Chapter 11 Interpersonal Conflict and Conflict Management

accommodating style
A conflict management style where you sacrifice your own needs for the sake of the needs of the other person.
pg 296
argumentiveness
A willingness to argue for a point of view, to speak one’s mind. Distinguished from verbal aggressiveness. Avoid aggressiveness (attacking the other person’s self-concept); instead, focus logically on the issues, emphasize finding solutions, and work to ensure that what is said will result in positive self-feelings for both individuals.
pg 309
avoidance
An unproductive conflict strategy in which you take mental or physical flight from the actual conflict.
pg 305
avoiding style
A conflict management style that suggests that you are relatively unconcerned with your own or with the other’s needs or desires.
pg 296
beltlining
An unproductive conflict strategy in which one person hits the other at a vulnerable level — at the level at which the other person cannot withstand the blow.
pg 307
collaborating style
A conflict management style in which your concern is with both your own and the other person’s needs.
pg 296
competing style
A conflict management style that represents great concern for your own needs and desires and little for those of others.
pg 295
compromising style
A conflict management style that is in the middle; there’s some concern for your own needs and some concern for the other’s needs.
pg 296
conflict styles
The approach to conflict resolution; for example, competing, avoiding, accommodating, collaborating, and compromising. Choose your conflict style carefully; each style has consequences. in relationship conflict, look for win-win (collaborating) solutions rather than solutions in which one person wins and the other loses (competing, avoiding, or accommodating).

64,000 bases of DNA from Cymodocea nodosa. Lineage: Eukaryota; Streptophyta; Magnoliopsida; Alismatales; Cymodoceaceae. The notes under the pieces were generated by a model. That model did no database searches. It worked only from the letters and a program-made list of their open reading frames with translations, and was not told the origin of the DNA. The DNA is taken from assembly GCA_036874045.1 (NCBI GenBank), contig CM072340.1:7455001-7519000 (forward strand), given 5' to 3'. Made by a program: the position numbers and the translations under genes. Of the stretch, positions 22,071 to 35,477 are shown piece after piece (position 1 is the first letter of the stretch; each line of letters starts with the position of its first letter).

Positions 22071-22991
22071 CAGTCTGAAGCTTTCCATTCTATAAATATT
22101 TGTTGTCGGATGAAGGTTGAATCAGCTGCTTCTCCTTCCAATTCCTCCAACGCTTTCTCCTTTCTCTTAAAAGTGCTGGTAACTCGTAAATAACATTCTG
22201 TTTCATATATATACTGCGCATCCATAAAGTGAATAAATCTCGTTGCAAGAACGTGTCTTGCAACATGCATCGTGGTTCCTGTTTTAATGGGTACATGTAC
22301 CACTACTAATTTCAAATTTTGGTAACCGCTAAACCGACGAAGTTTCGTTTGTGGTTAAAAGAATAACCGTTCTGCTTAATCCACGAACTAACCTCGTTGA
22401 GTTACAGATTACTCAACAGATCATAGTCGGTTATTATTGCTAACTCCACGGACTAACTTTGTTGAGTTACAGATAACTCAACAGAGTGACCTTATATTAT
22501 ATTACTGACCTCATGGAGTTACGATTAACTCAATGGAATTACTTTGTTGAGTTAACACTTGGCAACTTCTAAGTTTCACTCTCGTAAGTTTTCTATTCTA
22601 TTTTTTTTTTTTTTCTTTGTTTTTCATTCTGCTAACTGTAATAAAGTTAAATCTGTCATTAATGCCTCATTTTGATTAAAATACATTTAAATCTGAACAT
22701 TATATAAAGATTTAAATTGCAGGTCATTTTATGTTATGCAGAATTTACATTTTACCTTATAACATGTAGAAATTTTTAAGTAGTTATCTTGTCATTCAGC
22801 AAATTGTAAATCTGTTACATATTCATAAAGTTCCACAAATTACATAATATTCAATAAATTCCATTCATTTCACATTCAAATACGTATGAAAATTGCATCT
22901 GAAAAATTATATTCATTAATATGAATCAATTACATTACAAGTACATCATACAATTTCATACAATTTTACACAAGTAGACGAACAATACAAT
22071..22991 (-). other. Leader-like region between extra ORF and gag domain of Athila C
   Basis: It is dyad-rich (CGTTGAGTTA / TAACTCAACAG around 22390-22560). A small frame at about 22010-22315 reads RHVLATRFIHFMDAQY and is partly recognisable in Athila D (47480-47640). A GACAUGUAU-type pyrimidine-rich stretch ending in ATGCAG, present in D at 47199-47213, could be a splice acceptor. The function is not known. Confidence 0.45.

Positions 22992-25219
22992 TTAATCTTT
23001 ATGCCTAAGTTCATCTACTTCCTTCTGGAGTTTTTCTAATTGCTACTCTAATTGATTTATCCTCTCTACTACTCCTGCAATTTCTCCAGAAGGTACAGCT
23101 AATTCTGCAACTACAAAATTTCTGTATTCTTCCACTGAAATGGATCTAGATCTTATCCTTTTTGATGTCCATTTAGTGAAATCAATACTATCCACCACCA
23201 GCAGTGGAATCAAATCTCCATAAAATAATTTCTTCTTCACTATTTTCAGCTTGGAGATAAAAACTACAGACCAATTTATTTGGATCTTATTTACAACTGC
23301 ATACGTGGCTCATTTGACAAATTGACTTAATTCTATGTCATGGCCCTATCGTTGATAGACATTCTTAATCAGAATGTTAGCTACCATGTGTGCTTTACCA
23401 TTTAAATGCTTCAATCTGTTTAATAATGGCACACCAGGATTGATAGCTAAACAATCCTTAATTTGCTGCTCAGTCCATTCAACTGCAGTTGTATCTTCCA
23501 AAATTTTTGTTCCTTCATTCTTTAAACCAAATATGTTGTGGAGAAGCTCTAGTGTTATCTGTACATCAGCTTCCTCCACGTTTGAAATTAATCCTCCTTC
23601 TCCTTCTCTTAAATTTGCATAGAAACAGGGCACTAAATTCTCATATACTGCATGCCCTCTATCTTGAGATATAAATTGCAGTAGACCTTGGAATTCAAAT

pg 295
equality
An attitude that recognizes that each individual in a communication interaction is equal, that no one is superior to any other; encourages supportiveness. Opposed to superiority.
pg 299
face-attacking strategies
Strategies that attack a person’s positive face (for example, comments that criticize the person’s contribution to a relationship or the person’s ability) or a person’s negative face (for example, making demands on a person’s time or resources that attack the person’s autonomy). Avoid using these strategies; they’re likely to cause additional conflict and resentment.
pg 307
face-enhancing strategies
Strategies that support and confirm a person’s positive face (praise, a pat on the back, a sincere smile) or negative face (giving the person space and asking rather than demanding), for example. Use strategies that allow others, ever you opponents in conflict, to save face.
pg 307
gunnysacking
An unproductive conflict strategy of storing up grievances — as if in a gunnysack — and holding them in readiness to dump on the other person in the conflict. Avoid it; it leads you away from considering a workable solution to a problem.
pg 300
interpersonal conflict
Disagreement between two connected persons.
pg 291
nonnegotiation
An unproductive conflict strategy in which an individual refuses to discuss the conflict or to listen to the other person; a strategy to resist compliance without any attempt to compromise; you simply sate your refusal to do as asked without any qualification.
pg 306
silencers
Unproductive conflict strategies (such as crying) that literally silence your opponent.
pg 306
verbal aggressiveness
A method of arguing in which one person attacks the other person’s self-concept.
pg 308
win-lose strategies
Conflict management strategies that seek a resolution in which one person wins and the other loses.
pg 305
win-win strategies
Conflict management strategies that seek a resolution in which both parties win.
pg 305